Monday

9th Dec 2019

MEPs grill Juncker on tax scandals

European Commission president Jean-Claude Juncker appeared before an inquiry hearing of MEPs, probing dubious tax schemes in Luxembourg and elsewhere.

The euro-deputies on Tuesday (30 May) were hoping to extract a confession from Juncker on his alleged role in setting up the schemes, which eventually led to the LuxLeaks scandal.

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That scandal, disclosed by numerous media outlets in November 2014, revealed how Luxembourg became a major hub for multinationals wishing to slash their global tax bills through secretive tax rulings.

Juncker had spent decades as the Grand Duchy's prime minister and finance minister, before becoming EU commission president, but he denied any responsibility.

The LuxLeaks was followed almost two years later by a cache of some 11.5 million documents from a Panama-based law firm, Mossack Fonseca.

Known as the Panama Papers, the files further implicate Luxembourg as a major hub in terms of so-called intermediaries, such as law firms and banks that facilitate offshore structures to hide corporate tax money from the public.

When asked who should take the political responsibility for allowing the intermediaries to flourish in his home country, Juncker said it was a non-political issue.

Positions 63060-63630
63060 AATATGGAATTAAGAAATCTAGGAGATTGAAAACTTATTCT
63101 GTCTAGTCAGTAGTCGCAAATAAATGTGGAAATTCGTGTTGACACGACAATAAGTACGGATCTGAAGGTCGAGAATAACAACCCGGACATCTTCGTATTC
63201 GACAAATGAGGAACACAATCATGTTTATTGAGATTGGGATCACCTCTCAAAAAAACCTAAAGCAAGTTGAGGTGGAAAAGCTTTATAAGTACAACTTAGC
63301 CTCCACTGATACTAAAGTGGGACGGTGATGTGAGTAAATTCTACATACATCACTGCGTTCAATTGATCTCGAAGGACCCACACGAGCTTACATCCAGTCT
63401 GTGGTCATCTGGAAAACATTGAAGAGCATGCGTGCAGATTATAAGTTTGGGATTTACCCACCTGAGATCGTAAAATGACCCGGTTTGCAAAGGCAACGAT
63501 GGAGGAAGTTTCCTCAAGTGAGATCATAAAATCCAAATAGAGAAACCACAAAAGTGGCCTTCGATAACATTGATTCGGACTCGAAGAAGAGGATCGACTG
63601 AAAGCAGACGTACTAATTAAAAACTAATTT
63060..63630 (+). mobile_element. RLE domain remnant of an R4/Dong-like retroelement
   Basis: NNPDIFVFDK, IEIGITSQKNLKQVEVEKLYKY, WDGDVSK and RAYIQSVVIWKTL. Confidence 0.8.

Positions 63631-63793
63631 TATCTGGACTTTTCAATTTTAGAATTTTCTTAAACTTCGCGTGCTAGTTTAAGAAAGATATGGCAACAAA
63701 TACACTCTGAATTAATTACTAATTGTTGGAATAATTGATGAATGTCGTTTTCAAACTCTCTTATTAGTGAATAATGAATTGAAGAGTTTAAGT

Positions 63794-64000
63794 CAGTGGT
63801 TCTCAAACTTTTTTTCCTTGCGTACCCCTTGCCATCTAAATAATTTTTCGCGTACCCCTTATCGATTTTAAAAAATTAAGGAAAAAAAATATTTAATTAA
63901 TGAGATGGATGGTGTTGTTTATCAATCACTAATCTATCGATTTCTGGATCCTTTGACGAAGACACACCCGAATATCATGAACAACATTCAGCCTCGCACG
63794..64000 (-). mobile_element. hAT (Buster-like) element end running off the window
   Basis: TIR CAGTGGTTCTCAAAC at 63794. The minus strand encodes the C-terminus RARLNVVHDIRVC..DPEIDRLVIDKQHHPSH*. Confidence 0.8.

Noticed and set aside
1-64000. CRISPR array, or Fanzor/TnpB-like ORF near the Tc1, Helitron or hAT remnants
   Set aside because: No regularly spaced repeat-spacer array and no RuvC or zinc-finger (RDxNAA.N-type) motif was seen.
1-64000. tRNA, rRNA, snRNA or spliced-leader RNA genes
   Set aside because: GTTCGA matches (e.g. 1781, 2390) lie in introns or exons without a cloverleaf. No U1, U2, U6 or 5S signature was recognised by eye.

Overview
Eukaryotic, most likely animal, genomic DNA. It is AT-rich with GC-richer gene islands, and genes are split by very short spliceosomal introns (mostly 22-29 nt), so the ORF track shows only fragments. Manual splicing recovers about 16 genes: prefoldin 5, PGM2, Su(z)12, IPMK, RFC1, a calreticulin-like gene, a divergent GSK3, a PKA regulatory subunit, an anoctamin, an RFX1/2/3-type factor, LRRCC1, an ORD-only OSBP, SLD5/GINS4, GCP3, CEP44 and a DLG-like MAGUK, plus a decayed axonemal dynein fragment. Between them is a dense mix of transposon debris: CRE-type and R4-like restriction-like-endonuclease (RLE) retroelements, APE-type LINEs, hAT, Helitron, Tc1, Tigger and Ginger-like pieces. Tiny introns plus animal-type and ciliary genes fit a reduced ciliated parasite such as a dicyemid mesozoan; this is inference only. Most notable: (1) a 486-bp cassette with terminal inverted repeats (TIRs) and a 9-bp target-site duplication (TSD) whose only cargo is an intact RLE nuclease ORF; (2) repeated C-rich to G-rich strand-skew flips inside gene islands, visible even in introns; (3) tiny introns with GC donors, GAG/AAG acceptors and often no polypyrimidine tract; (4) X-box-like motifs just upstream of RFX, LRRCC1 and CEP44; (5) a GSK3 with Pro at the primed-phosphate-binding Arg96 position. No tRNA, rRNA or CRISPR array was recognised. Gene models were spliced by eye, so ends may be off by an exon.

"I don't think we have to be looking for responsibility in the area of politics because the political authorities are not informed of these comings and goings and handlings," he said.

He added that he hadn't been responsible for financial and business issues in Luxembourg and that he "never discussed fiscal measures with a company."

"Tax rulings, for example, are negotiated with the tax authorities in Luxembourg and not the ministers," he noted.

Instead, Juncker repeatedly highlighted a dozen policy and legislative proposals, which were tabled by the EU commission under his tenure to crack down on tax evasion and remove the veil of secrecy behind the numerous structures.

He also announced a new directive would be proposed in the coming weeks to weed out intermediaries.

"It is a real problem, it is not only a problem in Luxembourg, but also elsewhere," he said.

'From Saul to Paul'

German Green MEP Sven Giegold welcomed Juncker's shift as EU commission president towards greater tax justice, but said that big questions remained unanswered about his past roles in Luxembourg.

"You've turned from Saul to Paul on the road to Damascus, so now you are working hard on tax evasion but citizens want to have a clear statement of responsibility about what you did in the past," said Giegold.

Earlier in the day, Giegold told reporters that Juncker needed to come clean to reassure the public that he was sincere about his most recent efforts.

Giegold also presented a report to journalists detailing how Luxembourg had, in the past, resisted EU-level tax cooperation under Juncker.

The findings in the report were part of a broader probe initiated by a specialised police investigation unit from the western German state, North Rhine-Westphalia.